The Courier News from Blytheville, Arkansas on November 8, 1940 · Page 3
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The Courier News from Blytheville, Arkansas · Page 3

Blytheville, Arkansas
Issue Date:
Friday, November 8, 1940
Page 3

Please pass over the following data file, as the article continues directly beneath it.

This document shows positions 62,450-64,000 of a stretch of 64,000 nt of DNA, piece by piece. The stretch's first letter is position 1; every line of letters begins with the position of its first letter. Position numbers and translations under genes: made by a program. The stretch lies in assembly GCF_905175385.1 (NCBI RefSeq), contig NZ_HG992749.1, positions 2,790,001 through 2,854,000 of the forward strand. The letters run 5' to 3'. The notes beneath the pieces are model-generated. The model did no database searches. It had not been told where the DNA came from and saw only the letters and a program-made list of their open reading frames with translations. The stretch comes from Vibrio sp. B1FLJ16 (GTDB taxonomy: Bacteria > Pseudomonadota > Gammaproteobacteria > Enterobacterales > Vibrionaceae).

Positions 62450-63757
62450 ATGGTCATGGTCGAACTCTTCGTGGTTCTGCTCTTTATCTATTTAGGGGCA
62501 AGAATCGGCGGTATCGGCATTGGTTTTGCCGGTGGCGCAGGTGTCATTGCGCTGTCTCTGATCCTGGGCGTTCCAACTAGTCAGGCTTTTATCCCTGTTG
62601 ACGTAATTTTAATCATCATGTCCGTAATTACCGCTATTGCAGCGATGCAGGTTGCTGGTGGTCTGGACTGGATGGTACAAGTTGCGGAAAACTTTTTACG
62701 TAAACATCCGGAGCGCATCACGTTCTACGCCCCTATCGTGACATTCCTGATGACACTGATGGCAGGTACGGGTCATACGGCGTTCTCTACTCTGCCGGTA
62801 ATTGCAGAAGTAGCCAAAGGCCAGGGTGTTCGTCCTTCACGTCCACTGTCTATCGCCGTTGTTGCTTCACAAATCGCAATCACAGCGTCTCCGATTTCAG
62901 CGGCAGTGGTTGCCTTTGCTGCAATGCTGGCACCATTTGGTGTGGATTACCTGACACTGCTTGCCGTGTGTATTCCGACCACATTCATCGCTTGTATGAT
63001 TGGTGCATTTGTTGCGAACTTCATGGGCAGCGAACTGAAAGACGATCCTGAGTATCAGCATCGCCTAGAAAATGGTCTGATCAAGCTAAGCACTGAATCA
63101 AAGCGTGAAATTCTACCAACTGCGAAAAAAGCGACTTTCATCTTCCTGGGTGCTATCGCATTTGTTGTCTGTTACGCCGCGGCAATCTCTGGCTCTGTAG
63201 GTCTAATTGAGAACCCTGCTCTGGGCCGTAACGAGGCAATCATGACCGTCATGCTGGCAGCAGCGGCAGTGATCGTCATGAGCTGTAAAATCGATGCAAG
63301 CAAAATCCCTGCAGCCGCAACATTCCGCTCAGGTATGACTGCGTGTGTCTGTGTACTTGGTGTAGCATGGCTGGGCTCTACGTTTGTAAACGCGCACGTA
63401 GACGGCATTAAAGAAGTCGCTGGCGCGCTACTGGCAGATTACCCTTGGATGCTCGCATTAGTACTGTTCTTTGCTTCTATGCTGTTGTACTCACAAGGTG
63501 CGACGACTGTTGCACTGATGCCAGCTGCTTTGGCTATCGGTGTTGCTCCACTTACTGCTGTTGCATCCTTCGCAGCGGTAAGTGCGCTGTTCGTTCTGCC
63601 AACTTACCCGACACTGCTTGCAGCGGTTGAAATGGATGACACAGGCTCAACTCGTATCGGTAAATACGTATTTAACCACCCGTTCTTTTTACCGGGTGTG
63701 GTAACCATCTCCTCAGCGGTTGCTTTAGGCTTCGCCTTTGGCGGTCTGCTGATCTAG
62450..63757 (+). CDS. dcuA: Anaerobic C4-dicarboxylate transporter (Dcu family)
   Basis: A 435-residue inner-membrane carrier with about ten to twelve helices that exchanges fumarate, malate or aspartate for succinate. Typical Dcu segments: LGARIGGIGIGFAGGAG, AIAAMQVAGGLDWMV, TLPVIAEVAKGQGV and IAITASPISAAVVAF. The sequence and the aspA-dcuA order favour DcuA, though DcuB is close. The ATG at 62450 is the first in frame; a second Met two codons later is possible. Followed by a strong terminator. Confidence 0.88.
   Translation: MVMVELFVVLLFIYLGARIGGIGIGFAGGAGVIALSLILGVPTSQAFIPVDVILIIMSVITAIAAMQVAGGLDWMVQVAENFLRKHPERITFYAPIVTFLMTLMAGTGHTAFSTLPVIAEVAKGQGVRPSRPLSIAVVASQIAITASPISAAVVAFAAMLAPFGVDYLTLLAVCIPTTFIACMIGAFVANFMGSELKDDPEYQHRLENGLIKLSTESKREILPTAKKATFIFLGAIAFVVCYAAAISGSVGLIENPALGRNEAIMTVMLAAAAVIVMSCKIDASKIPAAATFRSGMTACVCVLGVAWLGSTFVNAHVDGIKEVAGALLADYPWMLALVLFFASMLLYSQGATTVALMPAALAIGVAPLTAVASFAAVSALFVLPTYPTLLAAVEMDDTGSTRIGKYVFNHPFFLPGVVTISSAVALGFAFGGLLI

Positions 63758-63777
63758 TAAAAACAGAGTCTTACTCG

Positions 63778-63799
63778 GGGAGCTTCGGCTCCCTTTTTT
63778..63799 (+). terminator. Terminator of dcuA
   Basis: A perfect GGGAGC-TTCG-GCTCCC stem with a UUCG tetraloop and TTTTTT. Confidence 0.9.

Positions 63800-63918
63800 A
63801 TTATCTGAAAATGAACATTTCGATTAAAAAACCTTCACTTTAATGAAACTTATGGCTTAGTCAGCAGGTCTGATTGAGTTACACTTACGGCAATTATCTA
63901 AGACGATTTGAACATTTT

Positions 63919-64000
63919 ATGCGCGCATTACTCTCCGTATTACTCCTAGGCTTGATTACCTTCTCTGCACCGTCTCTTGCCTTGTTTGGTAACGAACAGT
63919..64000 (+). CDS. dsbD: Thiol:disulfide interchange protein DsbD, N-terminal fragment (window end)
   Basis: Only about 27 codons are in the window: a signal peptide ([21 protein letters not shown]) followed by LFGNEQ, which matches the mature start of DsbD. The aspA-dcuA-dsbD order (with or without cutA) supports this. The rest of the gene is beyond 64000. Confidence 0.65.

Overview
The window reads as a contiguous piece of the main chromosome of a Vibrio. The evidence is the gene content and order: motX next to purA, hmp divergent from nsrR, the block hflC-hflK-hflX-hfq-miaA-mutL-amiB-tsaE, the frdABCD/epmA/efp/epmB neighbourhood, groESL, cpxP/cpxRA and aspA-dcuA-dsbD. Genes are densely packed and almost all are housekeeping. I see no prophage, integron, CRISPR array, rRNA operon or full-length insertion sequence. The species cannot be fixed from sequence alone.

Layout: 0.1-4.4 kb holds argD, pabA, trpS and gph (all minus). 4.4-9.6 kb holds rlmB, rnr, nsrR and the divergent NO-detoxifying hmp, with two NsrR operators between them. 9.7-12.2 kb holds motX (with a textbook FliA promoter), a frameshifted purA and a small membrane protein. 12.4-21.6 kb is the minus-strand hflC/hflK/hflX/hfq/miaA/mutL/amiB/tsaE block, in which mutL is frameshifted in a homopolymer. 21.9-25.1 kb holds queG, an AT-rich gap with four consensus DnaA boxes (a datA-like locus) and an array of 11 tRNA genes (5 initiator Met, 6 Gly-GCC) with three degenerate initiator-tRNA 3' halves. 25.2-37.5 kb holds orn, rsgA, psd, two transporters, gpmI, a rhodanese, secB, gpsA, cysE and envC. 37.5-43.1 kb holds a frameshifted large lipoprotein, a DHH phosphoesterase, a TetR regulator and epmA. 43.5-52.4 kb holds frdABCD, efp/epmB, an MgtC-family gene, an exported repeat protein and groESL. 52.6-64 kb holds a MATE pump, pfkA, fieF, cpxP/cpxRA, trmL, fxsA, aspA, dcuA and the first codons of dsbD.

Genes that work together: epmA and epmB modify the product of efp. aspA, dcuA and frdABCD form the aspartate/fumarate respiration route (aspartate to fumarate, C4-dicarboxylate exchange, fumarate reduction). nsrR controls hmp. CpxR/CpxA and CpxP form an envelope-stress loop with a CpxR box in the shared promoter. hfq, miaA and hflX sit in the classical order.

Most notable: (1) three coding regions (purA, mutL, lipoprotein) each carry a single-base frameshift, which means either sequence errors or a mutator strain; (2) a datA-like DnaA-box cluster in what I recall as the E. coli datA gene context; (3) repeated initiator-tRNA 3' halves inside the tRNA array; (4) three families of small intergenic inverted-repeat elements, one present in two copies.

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FRIDAY,..NOVEMBER .8, 19/10 ^^^™""^^"-»— ' ' i .. air^Ta BLYTHEVTLLfi (AKK.) COTJRIER NEWS '• ' ' "' •"- ••-' •• ' PACE THKEE . Published Every Friday In the Interest of Farm Families of -This ..'.. Agricultural Section. County Acclaimed As Banner'Plant To Prosper 1 Area Mississippi County was called "the banner Plant To i rosper county in the banner Plant To Prosper state" after the county winners in the 1940 contest had been visited Thursday, by judges, agriculture leaders and-Walter Durham, director of the Plant To Prosper Bureau, Memphis Commercial Appeal, which sponsors this Mid-South contest lor {arm i'amilies. The county winners have such*- — excellent records Urn it is believed' all oi' them will "be in the money" in the state contest, results or' which will be made public Saturday, following the announcement today thai all of the county winners had reached the semi-finals of Enter the Plant>to-£rosper Contests sponsored by /the Courier News and Commercial Appeal. the state competition. There are 19 families in the semi-finalists of the three divisions. It was also officially announced today for the fkst time that Mississippi County again has more entrants in the contest than any county in Arkansas, Missouri. Tennessee and Mississippi, although it has not yet been declared whether Mississippi County has the largest; number of contestants as compared to the farm population in tile county. There are 2938 farm families from this county participating in the competition this year. County agricultural leaders believe that Mississippi County will again receive the Enrolment Trophy. This county has won the Plant To Prosper- Enrolment Trophy four times and Greene County, one time, during the six years of the competition. •County winners farmsteads visited Thursday include those of Dan E. Handle, of near Osceola. Landowner Division; William Katzenberger, of Gosnell, entered in the Home Improvement Division, and Greene Payne, for the Tenant Division. This year, for the first time, there is no Farm Operators Division which has been won several times by Mississippi County. An award will also be made 'to the newspaper doing the best job of presenting the Plant To Prosper and Live-At-Home campaigns to the farm people. State prizes in the ~ Plant To Prosper Competition "are-first, $100; second, $75;^third, $50 for.^ winners in -each the£li&dqwner{an : fi' ,ie : nant classes. The :v state prize in the Home Improvement : Division is $25 and a chance for the $100 sweep_A _ i . " * .; ,. stakes prize. Winners of first and second places in the state contests enter the. finals which have even, much larger cash prizes to total $3600 •given in awards by the Memphis Chamber of Commerce and Commercial Appeal. In Mississippi County, the Courier News is sponsoring the contest this year in cooperation with The Commercial Appeal, and is awarding cash prizes totaling S30 in this contest. Sweepstakes winners will be announced Dec. 17 at a - banquet to .be given by The Commercial Appeal for all county winners following an all day program of entertainment. Judges were: Miss Lois Scantland, district home demonstration agent, chairman; Miss - Gladys Waters, assistant home management supervisor, FSA in Arkansas; Dr. Charles Simmons, ;. extension agronomist; Miss'Ida Fen tori, home management specialist, Agricultural ' Extension Service, "and Eu- Demonstration Club News Notes The Home Demonstration Club of Half'Moon met at Mrs. Hurschell Alexander's-home on Tuesday night with 16 members .present. The meeting opened with the song "In the Garden." Plans were made for the coming year. A demonstration in rug-making was made by Mrs. Portlock, and the topic discussed was "Old G'ar- menfcs Made Into Something Useful." Some additional plans were made to raise money to put in the treasury and also to beautify the home grounds. The following talks were made: "Canning for the Fair," Mrs. J. R. Buck, "Improving Farm Homes", Mrs. H. D. Shaneyfelt, and "Making a Studio Couch", Mrs. Stella Howard. Refreshments were served by Mrs. Alexander and plans were made for the meeting next Tuesday night at Mrs, J. R. Buck's. Farm Woman's News Corner Concrete Gin Erected In Half Moon Community Cooking, like physics, psychology and any other science, has unique terminology of its own, and upon the correct interpretation of one word often depends the success or failure of an intended culinary masterpiece, says "•:'• Miss Cora Lee 'Colemah^ county. home demonstra- *5V-" ; ^7.*vi.%f'.:.v ; V ::~ ,-;.-- Because it is so easy to. confuse the meaning of a number of cooking terms, Miss Mary E.. Lough ead. extension specialist in foods and nutrition, University of Arkansas .College of Agriculture, suggests that the ' following definitions -be pasted in the cook book for handy reference: ' '.'•:• "Panbroiling" is one way to cook meat in a skillet on top of the stove. The special point about pan- broiling is cooking without added fat, without water, and without a cover on the skillet. It is the method .to use for tender chops and steaks that have fat of their own and are quickly cooked. Pour off the fat as it renders out, so the meat will not'be frying. "Fiying" -is a different cooking process. It means actually to cook in fat. Sometimes the fat is deep enough to cover the food entirely, as in frying chicken" or croquettes. But-you can also fry with shallow fat in skillet. Hash and meat patties are good examples of shallow- anu iliU- - , „ , gene Rutland, assistant publicity fat frymg; and some meats - such director FSA in Arkansas. . . as sausa S es an tl bacon, fry in their Also accompanying the party was Bill Day, chief photographer of own fat. The Commercial Appeal. Choice Of Herd Bull Is Important Matter The dairy bull is usually -considered half of the herd, because of his influence on the heifer calves .and sires. Consequently, the selection of a herd bull is-of far-reaching importance. Naturally, a purebred sire should be selected, J. j. pickren. county- agent, said. But, he said, many dairy bulls are selected on type alone. According to Paul Caruth of the University of Arkansas College of Agriculture, milk production is in no- way related to the body conformation of the animal. Very little improvement can be made in milk production if the herd bull is Four of the chief characteristics that contribute to the type and value of dairy cows that are not revealed in the conformation are: (1) Milk yield and butterfat percentage, (2) persistency of production. (3) long life, and (4) mammary .system. Most sires used in Arkansas, the Extension dairyman said, are selected by the combination of pedigree and type. This-, is the best method, available for 'most breeders as there are only two proven bulls in the state, Mr. Carruth said. When selecting a bull by pedigree, the dam, sire, sisters, and the half- sisters should be given consideration in that order. "Sauteing" is another puzzler, all the more confusing because it comes from a French word meaning to jump. Sauteing is a cross between panbroiling and frying. It means to brown the food in a little fat and turn it often to keep it from sticking. One. of the most modern cotton gins, from the standpoint of both appearance and operation, is that of the Half Moon Gin Company at Half Moon community. The plant, was .completed a short time before the present ginning season opened;and represents a total investment of approximately $40,000. The floors, wall and roof are entirely of -reinforced concrete with steel sash windows, making it practically fireproof. It was designed and built by Raymond Sperr of Marked Tree. Three separate unite make up the plant. The bale platform and gin house form one unit, and the seed and cotton house are joined to the gin house by a covered runway. The two-story offcie and scale house includes sleeping quarters and a sampling room on the top floor cut early in the morning in the "dew" and with long stems, including the foliage. The stems should be cut diagonally. After cutting they should be placed in a large, roomy bucket of water in a~ cool place. Care varies with'the different flowers. (4) The weight of the flowers and vase should harmonize and the color of the bowl should blend or harmonize with the flowers. with the general office, private office, cafeteria and general store on the ground floor. The three-story cotton house Ls •sen^t-circular, with 47 compartments, each separated by u two-' inch concrete partition. Six of the; compartments are of "five-bale capacity. Each compartment opens into a circular central with a floor slightly lower than the sloping floors of the bins. Thus, in case of fire water can be turned Into any bin and it will immediatley drain into the central hall and through -tile drains to the outside. Fire in one comparRnent could do no damage to cotton in an adjoining compartment.. The seed storage compartment has a total capacity of 100 tons'and has two overhead unloading docks. The units of the plans cover a —Connor Ni>«\s photo 200-foot frontage, forming a semicircle. The.' latest type machinery developed by the Continental Company was installed and includes a 72-inch separator und incline cleaner, u special type cleaner for roush, dirty cotton, and a complete automatic disposal sy.stem for hulls and trash. • Power for the plant is generated by a large twin Diesel, providing current for operating the gin and for the lighting system. The gin company is headed by Leslie Moore as president, Taylor Freeman, vice president; W.' A Leggctl, secretary-treasurer and gin manager. Other stockholders are Earl Majors, U. W. Moore, Dwight Blackwood. H. G. Partlow. James Terry and S. L. Glactlsh. After the cut,flowers season is over it was suggested that the .arrangement of grasses and weeds could be made into winter bouquets. There were some very attractive exhibits in this department at our county fair. These rules should be remembered when arranging winter bouquets: \ More rugged containers to blend with the color of the weeds are more appropriate. -; * 'f-V-O '.^ •i-^--Some of the • contamereMnrthi's exhibit consisted of wooden chopping bowls, crockery and .5 .and 10 cent store cream colored flower pots. Some of the neutral colored grasses, were combined with other weeds and grasses, some having been dipped in colors or aluminum colored or gold paint. Some that were used were wheat, barley, rose bushes, cattails and mosses and various grasses. FUNNY BUSIMSS "You're fired—now sit down over there and write a story on the unemployment situation!" Trim, Neat, Sound Structure Erected For D. J, Hodge Family If any of you are Interested in housebuilding and almost everyone Is, and you happen to pass by a trim looking white farm house in the process oi 1 being built, tusk U' it Is one of the homes being built by farmers who have received Bankhead-Jones Tenant Purchase loans, if it Is, drop in and take a look around, says the Farm Security Administration office. The most recent tenant purchase house to be completed In Mississippi County is the home of Mr. and Mrs. D. J. Hodge oi the'Clear bake community. Their house, like most of the houses, was designed by a southern architect, and Is .suited to a southern [arm. Their home .satisfies the usual requirements that must be made to make the structure u real farm house In which Mi-, 'and Mrs. Hodge and their family can live and work, and at the same time give tlie government a sound protection on Its investment. It Ls so erected that it will endure for ut least 40 years, and ye Is so economical that the family can pay for It and their 80 acre farn with the visual landlord's share o the farm crops. ' Concrete piers hold the treated .sills, it has good strong frames well braced corners and a gooc roof. The rooms are conveniently arranged to meet the living re- 'qulrcments of the family, wltl enough space for living, sleeping cooking and eating, it provides ample storage .space for canned food, clothing and the like. Mr. and Mrs. Hodge won't have to worry about their home bolnfc, warm in the winter and cool ii the summer, because it has double floors with re it between the double walls and vents over the doors to allow the air to circulate easily into every room in the house. Thli eliminates cold spots that cause families in some farm houses tc hover close to the stove or fireplace. Coolness in summer "is jus as needed as warmth in winter, sc this house has ceiling ventilator that allow the heat to- flow, quicklj out of. the rooms at night and permit the cool night air to flov through the windows, making th house u delightful place to sleej during hot Summer nights. You will notice .that Mr. and Mrs. Hodge's house has three coat* of protective paint and the root' V stained. Simple designs and wcl chosen color schemes has made a beautiful house and one that the Hodge family feel proud 'to say "Tin's Ls home." This is a study which has proven quite interesting to those interested in home grounds and landscaping as well as the other members of the club. Basic Dress If you are a busy person and yet want to look fresh and different every morning, why not " add a "basic" dress to your wardrobe this Jail? The basic dress is a simple, one- piece dress, cut on good lines and well fitted. It may be of any becoming color, such as black, brown or navy blue, made with a medium low neck, and long or short sleeves, as desired. Now with this dress as a basis, many and varied accessories may be worn, so that each day the outfit will look fresh and different, Sue Marshall, state specialist in. textiles and clothing says. For example, tailored "collars and cuffs can be worn one morning, and a softer, daintier set the next. These accessories can be of any suitable material—lace, crepe, pique, linen, net or th dike. A variety of colors can be used in scarfs, belts, ribbons, ties, and clips. Well-selected costume jewelry is good. It may be inexpensive and still be very attractive if the right size, shape and color are selected. Artificial flowers worn at the neck or on the shoulder will give a change and add a dressy touch to the outfit. An ingenious person may work out many different and original effects, using the same dress as a basis. This not only applies to home and business clothes, b'it to evening outfits as well. Such details as wraps, jackets, scarfs, rings, The word "braising" comes up again and again in meat cookery. Tc braise means to brown in a little hot fat, and then cook the meat in steam—with or without added liquid. Swiss steak and pofc roast are good examples. These meat cuts are not so tender to start with, but. properly braised, can be cut with a fork when they come no the table. In order to get the girls and women of Mississippi County interested in arranging cut flowers and winter bouquets, Mrs. B .A. Bugj. Home Grounds chairman cf the home demonstration club, asked ths "cooperation of the county fair to offer prizes in a project on arranging flowers and grasses for her department. This proved to be very interesting and the club women over the county are continuing this study in their clubs. While the cut flowers are still in season the clubs over the couniy are arranging bouquets and using these cirticisms which were given by the judges at the county fair: (IX Keep the darkest and brightest flowers in the center — thus keeping the emphasis toward the bouquets and not away from them. (2) Arrange flowers of the same weight in the same grouping. According to statistics, motorists (3) Do not arrange more th'an change .the oil in- their cars every three varieties or colors at the most 17fli miles. . in one container. Flowers should oei We have a demonstrator MASSEY-HARRIS TRIPPER COMBINE AT A BARGAIN PRTCE Either Poivel'-Sliaft Driven or with new motor assembly at bargain prices WE HAVE NEW MOTOR ASSEMBLIES FOR 1939 MODEL TRIPPER COMBINES AT MONEY-SAVING PRICES $220 F. O.B.Wilson, Ark. WE HAVE UP-TO-DATE REPAIR STOCK FOR TRIPPER COMBINES WE APPRECIATE YOUR BUSINESS WILSON, ARK, clips and hair ornaments make pleasing changes.. Each new effect must be thought through and worked out with care. If this is done the basic dress is a 'real joy—always ready, always different and a real economy. Condition Turkeys For Best Holiday Demand Mississippi County turkey producers are now working toward the best possible finish on their birds to obtain highest prices at holiday marketing time. S. H. Moore of the animal indus- try department at the Arkansas Agricultural Extension Departmen says that "Where necessary, grow ens can add weight to their turkeys by increasing the amount of graii supplied the birds from now unti olie time comes for them to b( marketed. Corn, especially, wil boost turkey weight rapidly to mee holiday market demands. Alfalfa soybean, clover or clover-bluegras ranges provide a steady supply o green feed for the turkeys, am supplying plenty of green feed i one of the best health measures ir the management of turkeys." There are more than 750,00 miles of improved highways in th United States. I his farmer is like many around here. He knows that a good way to save money is to keep his farm Sin- clair-ized with a full line of Sinclair products. For example, in buying kerosene, it pays to ask for Sinclair SuperFlame. This kerosene will save you money over a season. That's because it burns clean in incubators and brooders.There's no odor or gases to kill the hatch. Let me supply you with Sinclair SuperFlame Kerosene and other Sinclair products when my truck calls at your farm. Let me deliver to your farm Agenf Sinclair Refining Company (fnc.) B. J. ALLEN Phone 200 AGENT Blytheyffie, Ark. Concrete U One Of Most Durable Materials Concrete is one of the most durable building materials, and in many situations is the most desirable material that can be used, J. J. Hckmi, county agent xaJtl. Satisfactory concrete can be made by linnet mixing If It i.s carefully clone, although machine mixing will save much hard labor. Concrete i.s made oi' snncl, gravel, water, and coment. Its quality depends on (1) the use of correct materials, which must bii clean, (i>» proper proportioning, <:i) thorough mixing, and (4) thorough clonning. As Jong zi.s the mixture renmlns plastic and workable, says Earl L. Arnold of the University of Ark- ansa.s College ol' Agriculture 1 , the streniUh,, and durability oi' the cbncniLfi i.s determined by the amount oi' water that Is used, if thu .sand is avcrago wut, not more than ft gallons of water should bn added to each sack of cement for most farm concrete. Moro water makes u weaker, less watertight, and less durable product. y The amounts of sand and gravel that are used have no effect on the .slrenulh, watcrtightness, und durability of the product so, long as the mixture remains plastiu and workable, the Extension agricultural engineer said. However, for the sake of economy, it is usually desirable to use sufllctent sand and gravel to make a rather stiiY mixture, j The curing of concrete is very important. It hardens by chemical action, not by drying, and this chemical action goes on only in the presence of water. Satisfactory concrete will be produced Inmost situations if it is not allowed to become dry for at least 7 days. FARM NEWS There's 'an experiment now beginning in the stale of Alabama which Is drawing the-'attention of farmers throughout the United States. For every Alabama farmer cooperating with the triple A is working out definite • (jowls for five years hhcnd in a long-range farm program. Alabama Triple A com- mttteemcri, who devised the plan, hope it will speed up soil conservation and result in a more stable system of farming Umn would result fi-Qm vear-to-ycpr plans. Under the five-ycai-'p7ui"v'fiii ( m^rs will 'sllll earn payments for planting within cotton •allotments', and other special crop allotments. But these payments will be geared closer to conservation-efforts. Farmers must carry out conservation practices in order to receive full payment for planting within cotton •'allotments. . ~~~~ ' At the end of five years, each participating farm is expected to have at least twenty-five per. cent of the cropland In 'soil-conservation crops. Also, terraces should be on all exposed cropland subject to erosion, .with at least one acre of perennial hay for each fifteen acres of cropland. And there should be at least one acre of permanent pasture for each fifteen acres of crop- Counly AAA Committee Head Tells Of New Requirement A new provision of the 'AAA program, .designed to speed up soil-, conservation and bring- about a •. more permanent and stable a'gri- ' culture, has been adopted for. 1941 according to E. B. Chiles, chairman • oi the Mississippi County AAA Committee. The new provision, adopted at the .suuifestion o! AAA farmer- ' tommitlc-emen, requires that a minimum ucreuye Jjr- devoted to ero- s .sicm-resisting and soil-conserving crop«. Under the 1940 program, u •'' farmer was limited u.s to the amount" of .soil-depleting crops he could grow. The- new provision applies only 16 "B"- area counties, those having .special crop allotments and doei i not apply to "A" area 'counties- ' which'have general crop allotments. Under the new provision, county Tanners who fail to grow erosion- resLsting and soil-conserving crop? on at least 26 per cent of their " crop-land during the 1941 program year, will receive a deduction in '.; their, AAA conservation payments ' amounting to $5 for each acre by which the minimum soil-conserving acreage is not reached; For example, the operator of a farm with 50 acres of cropland would be required to grow 13 acres of soil-conserving crops, In or'der to avoid a deduction in his AAA ' payment. If he grew only U acres of such crops, he would have $10 deducted from his payment. Winter cover crops planted in ' the fall ol ; '1940, and which attain a good growth, but not those planted in the .fall of 1941, will count toward meeting the 1911 soil-con- serving requirement. "The new provision," Mr. Chiles • said, "Is designed to s encourage soil conservation by farmers and to' 1 -": place their farming system on a niore permanent basis. Ai the same Lime, it will encourage production of food and feed crops for home consumption." I. land,;;/ • ' :-V^'iC'''" '•' * * * - ~"-~~ •Fourteen'acres or land .for em- er^ency—clpesn't sound like much! ButT whenlfc's" managed " .it's almost as good as a bank account. Clark Eowdcn of Logan County, Arkansas, was glad he had • fourteen acres of woodland to fall back on when the 1934 drought ruined his cotton and corn crops. According to the United . States -. Forest Service, he reported that his H acres had brought him $631 since 1933. That year his income- • from the- woodland was $110 and -' it has increased in its'average, yield -• ever since, And Bowden handles his. • timber so that he always has a new timber crop well on its way to be. harvested. - -The United States was the .first government to operate-.a military airplane.. WITH THE NEW Come in AND SEE THIS NEW PRINCIPLE IN THE NEW The front page news for power farmers is Tru-draft. It's the newly discovered, correct principle for drawing farm implements with power. With Tru-draft the implements work just as they were designed to work, without any interference from the tractor. They run smooth and free at an even depth. They do better work and thus do it cheaper. Tru-draft is news today—sooner or later it will be the established rule of power farming. OTT MULLINS TRACTOR CO. YARBRO, ARK.